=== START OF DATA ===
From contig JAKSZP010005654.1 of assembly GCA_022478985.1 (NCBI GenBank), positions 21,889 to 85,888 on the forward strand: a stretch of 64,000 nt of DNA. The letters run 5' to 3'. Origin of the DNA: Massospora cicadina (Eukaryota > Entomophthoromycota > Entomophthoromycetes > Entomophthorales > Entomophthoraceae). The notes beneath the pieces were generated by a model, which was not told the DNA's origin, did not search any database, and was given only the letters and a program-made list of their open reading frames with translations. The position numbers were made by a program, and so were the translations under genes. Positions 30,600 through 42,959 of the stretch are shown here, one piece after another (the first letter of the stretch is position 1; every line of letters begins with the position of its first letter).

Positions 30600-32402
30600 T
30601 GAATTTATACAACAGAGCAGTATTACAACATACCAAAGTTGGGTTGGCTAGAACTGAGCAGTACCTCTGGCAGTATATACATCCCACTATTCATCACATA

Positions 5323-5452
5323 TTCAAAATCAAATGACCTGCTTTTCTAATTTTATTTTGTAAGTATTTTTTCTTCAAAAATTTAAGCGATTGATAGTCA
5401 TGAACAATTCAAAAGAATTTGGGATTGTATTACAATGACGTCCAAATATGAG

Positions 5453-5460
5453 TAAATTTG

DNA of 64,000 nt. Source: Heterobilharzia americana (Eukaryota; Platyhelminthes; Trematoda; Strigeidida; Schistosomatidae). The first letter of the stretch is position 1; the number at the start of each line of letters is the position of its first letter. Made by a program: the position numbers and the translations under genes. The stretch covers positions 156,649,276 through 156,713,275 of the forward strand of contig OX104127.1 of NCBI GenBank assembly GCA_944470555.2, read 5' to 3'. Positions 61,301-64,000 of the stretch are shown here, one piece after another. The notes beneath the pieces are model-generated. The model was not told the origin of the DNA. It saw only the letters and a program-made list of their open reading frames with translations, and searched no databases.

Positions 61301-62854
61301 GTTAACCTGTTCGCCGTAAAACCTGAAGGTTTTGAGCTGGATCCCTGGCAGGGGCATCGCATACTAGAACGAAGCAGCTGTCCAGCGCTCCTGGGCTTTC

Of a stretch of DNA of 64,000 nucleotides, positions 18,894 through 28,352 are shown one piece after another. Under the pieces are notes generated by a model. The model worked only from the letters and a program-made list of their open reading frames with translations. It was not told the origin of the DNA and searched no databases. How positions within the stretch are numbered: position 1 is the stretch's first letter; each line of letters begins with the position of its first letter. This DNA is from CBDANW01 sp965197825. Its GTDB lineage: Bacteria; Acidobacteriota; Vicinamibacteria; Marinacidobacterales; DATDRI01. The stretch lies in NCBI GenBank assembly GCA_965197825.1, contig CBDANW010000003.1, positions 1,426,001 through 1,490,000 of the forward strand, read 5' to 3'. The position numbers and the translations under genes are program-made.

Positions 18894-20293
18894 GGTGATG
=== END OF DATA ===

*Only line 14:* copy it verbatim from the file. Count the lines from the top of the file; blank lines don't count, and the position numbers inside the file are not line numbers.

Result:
Positions 18894-20293